Jump at the Pump Leaves Consumers Flinching
(Wall Street Journal) — This Miami exurb flourished in the housing boom but has fallen hard during the bust, with one of the highest foreclosure rates in the nation for the past two years. Rising gasoline prices are making a bad situation even worse. Home buyers priced out of the red-hot Miami market in the middle of the last decade flocked to places like Homestead, putting up with a longer commute in return for less expensive housing. Mortgages were easy to get and often began with low rates that would later rise. Homestead’s population, now about 50,000, rose dramatically during this time as thousands of homes were built and sold.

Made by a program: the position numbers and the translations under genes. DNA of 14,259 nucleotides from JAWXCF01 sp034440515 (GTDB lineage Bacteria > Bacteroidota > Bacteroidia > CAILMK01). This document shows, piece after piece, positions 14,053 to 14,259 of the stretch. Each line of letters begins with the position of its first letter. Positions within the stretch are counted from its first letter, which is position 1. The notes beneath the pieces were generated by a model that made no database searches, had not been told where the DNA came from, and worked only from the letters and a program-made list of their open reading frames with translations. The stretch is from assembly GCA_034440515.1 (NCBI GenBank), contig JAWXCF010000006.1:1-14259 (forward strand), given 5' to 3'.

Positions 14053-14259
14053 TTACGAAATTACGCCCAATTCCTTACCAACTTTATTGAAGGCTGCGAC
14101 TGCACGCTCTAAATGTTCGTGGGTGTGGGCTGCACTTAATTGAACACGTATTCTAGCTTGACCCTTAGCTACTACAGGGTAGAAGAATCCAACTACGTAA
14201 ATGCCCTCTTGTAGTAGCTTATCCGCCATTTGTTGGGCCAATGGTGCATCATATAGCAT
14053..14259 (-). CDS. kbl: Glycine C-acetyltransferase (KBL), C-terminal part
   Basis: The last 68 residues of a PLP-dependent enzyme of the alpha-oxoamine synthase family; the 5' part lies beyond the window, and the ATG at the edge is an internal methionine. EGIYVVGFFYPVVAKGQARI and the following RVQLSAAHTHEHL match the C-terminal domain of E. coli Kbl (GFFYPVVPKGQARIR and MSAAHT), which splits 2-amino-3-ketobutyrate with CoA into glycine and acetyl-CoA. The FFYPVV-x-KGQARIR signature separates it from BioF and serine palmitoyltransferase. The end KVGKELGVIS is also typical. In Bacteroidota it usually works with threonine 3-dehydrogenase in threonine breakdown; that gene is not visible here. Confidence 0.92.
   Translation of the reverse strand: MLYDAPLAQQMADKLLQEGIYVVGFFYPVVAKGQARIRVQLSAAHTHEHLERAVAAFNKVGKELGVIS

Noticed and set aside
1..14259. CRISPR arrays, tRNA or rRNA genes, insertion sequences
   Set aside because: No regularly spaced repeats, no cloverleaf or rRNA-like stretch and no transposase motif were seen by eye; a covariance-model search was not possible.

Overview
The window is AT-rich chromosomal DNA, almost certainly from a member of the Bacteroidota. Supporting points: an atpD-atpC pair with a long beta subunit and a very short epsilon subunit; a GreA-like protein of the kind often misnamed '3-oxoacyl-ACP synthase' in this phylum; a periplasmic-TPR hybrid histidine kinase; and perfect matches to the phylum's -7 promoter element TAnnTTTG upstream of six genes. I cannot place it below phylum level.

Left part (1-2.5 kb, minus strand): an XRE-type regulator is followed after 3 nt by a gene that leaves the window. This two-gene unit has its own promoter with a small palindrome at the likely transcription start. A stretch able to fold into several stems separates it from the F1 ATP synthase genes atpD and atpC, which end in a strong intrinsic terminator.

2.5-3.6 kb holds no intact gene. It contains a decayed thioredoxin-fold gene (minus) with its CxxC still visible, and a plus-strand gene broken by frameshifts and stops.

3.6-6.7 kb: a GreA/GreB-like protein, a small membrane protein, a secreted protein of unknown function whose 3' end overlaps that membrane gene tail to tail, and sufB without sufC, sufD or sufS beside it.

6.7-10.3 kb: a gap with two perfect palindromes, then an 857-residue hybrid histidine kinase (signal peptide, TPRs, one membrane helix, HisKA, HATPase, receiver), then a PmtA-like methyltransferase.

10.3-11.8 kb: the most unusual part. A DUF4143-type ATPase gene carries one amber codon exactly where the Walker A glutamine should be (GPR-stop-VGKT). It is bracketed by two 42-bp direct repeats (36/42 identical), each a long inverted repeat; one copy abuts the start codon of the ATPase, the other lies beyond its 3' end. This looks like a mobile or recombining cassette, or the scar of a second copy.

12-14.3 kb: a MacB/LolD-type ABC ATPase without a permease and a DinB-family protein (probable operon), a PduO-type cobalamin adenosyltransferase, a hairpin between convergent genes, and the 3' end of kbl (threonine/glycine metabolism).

That all started crashing down in 2007. The first wave of foreclosures started when interest rates on adjustable-rate subprime mortgages jumped and lifted payments beyond what many could afford. With prices collapsing, foreclosures picked up momentum as borrowers who found themselves underwater—owing more on their homes than the homes were worth—started walking away. Higher gas prices are now hitting hard around Homestead, where many residents drive some 30 miles to work in Miami, adding to homeowners’ strain. So while the foreclosure problem is starting to abate in many cities, the problem in places like Homestead could grow.